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This is the seventh installment in the series celebrating 15 years of APC’s publication, Global Information Society Watch (GISWatch), exploring the origins of this powerful project while looking toward the future. Here we consider the reflections of researchers around the globe who have contributed to the report year after year, including the latest edition, GISWatch 2021-2022: Digital futures for a post-pandemic world.

In the words of GISWatch authors: Pangea and eReuse.org

In Catalonia, Lorena Merino, Mireia Roura Salietti and Leandro Navarro of APC member Pangea and the eReuse.org initiative reflect on their years of contributing to GISWatch:

"We have learnt over all the editions that GISWatch is precisely that voice of the global South that still needs to be represented in  decision-making and power structures. It is a way of bringing together all of us who, despite speaking different languages, practising different religions or living in different cultures, use the same moral and ethical codes to guide our steps and our environment. It is the witness of how things should be done and are not being done, as well as the mirage we have left to avoid collapse. Or, as the philosopher Marina Garcés says, it is the proof that collapse itself is not collapsing us."

A look at the latest research

In their latest country report addressing the impact of the COVID-19 pandemic on civil society ability to do its advocacy work, they write the following:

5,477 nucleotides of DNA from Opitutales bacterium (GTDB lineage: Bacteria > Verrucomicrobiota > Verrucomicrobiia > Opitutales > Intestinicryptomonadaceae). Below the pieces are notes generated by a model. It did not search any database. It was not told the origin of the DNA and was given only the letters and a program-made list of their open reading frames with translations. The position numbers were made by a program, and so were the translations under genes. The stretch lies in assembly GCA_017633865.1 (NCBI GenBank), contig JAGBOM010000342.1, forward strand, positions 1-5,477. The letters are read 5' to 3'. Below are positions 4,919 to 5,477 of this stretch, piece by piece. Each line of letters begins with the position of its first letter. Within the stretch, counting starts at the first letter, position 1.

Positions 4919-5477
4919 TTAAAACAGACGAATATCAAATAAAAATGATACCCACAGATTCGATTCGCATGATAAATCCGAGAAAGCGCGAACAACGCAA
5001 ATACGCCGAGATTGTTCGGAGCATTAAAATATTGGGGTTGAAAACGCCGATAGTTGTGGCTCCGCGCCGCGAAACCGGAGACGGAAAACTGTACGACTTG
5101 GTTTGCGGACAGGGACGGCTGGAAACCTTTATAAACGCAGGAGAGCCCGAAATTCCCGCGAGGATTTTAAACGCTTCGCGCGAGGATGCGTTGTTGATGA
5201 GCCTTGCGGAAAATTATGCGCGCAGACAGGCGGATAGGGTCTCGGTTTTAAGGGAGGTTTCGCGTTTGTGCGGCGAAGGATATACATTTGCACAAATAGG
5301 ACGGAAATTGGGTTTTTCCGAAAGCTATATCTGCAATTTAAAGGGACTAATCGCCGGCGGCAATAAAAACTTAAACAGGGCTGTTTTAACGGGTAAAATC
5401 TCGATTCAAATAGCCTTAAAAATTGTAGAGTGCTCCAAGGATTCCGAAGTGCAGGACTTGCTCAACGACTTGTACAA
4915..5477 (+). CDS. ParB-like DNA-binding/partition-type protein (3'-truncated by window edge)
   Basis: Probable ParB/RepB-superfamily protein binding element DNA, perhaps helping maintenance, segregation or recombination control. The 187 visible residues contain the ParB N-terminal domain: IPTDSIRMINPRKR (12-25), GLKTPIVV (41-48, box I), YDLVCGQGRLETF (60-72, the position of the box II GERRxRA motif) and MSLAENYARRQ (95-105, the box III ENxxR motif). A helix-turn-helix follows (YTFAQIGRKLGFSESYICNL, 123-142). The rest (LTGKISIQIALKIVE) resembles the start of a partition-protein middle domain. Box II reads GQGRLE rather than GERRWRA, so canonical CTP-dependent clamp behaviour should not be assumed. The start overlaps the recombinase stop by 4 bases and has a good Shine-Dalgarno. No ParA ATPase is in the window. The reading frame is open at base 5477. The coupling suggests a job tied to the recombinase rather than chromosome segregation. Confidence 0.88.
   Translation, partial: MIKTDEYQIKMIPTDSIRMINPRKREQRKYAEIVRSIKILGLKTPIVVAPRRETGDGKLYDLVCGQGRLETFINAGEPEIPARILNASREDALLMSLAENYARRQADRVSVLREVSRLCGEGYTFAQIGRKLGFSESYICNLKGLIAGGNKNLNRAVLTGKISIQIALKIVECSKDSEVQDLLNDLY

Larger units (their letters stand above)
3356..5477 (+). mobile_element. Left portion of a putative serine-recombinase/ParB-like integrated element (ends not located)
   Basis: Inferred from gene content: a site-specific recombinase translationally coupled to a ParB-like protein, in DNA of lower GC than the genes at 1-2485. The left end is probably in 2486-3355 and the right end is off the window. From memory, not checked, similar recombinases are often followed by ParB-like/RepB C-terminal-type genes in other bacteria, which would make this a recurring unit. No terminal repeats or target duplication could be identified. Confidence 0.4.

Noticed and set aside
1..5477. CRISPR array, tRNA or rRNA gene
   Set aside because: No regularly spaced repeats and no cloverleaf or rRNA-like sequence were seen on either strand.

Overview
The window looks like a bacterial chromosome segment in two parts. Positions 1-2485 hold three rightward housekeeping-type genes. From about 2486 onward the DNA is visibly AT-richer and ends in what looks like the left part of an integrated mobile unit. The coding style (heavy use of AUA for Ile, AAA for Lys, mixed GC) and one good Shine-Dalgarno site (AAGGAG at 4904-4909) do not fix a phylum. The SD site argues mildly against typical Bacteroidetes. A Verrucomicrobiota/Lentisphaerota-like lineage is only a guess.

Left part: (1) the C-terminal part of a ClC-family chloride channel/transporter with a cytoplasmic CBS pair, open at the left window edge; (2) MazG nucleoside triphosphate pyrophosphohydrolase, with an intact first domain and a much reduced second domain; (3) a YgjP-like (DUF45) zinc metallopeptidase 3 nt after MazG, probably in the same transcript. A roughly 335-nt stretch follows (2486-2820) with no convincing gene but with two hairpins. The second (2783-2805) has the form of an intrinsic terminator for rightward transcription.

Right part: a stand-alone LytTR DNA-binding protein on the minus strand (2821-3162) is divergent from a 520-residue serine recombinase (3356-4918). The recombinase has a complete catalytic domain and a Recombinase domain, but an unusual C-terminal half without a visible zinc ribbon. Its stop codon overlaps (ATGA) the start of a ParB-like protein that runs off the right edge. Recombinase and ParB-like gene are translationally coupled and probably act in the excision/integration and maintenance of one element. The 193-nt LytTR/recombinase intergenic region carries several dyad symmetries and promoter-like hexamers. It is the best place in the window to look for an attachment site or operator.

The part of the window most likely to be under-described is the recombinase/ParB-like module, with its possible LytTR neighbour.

"Digital inequality became a blatant inequity that the government was forced to address. And it did so through the old, familiar linear economy model, with the government of Catalonia putting out a tender for the acquisition of more than 300,000 laptops for some 82 million Euros. The number was insufficient for the existing needs and the solution turned out to not be so effective: in January 2021, eight months later, only 5% of the laptops had reached their destination. The shortages of devices and components and stockouts highlighted the underlying lack of resilience of the capitalist system globally, and of the linear economy, in particular." Read Pangea's full report: "For better or worse? The impact of an accelerated transition to online work and life."

Image: Pangea and eReuse's GISWatch reports reflect their extensive work on ethical internet

In the words of GISWatch authors: Korean Progressive Network Jinbonet

In South Korea, Byoung-il Oh of APC member Korean Progressive Network Jinbonet describes how GISWatch can bring regional issues to a broader readership:

"I often conduct research on digital rights, where comparative studies in several countries help me understand issues very much. GISWatch is useful for such comparative research data. Frankly, the GISWatch report is not widely read by ordinary citizens in Korea, because it is written in English. However, I think it can be a good resource for some researchers who are interested in the digital rights agenda. For Jinbonet, it is a good opportunity to share Korea's situation related to digital rights issues globally, because it is not easy for us to always share our activities or situations in Korea in English."

A look at the latest research

Most recently, Jinbonet produced powerful research on the use and abuse of surveillance technologies throughout the global health crisis:

"International organisations including the United Nations and human rights institutions in many countries have proposed human rights principles in the face of the COVID-19 pandemic. Basic rights may be restricted to achieve public health goals, but any policies adopted to achieve these goals should be based on law, should use the least rights-infringing means to achieve their purpose, and should not be imposed arbitrarily or applied in a way that discriminates." Continue reading Jinbonet's new report, "Introduction of surveillance technologies in the name of responding to infectious diseases."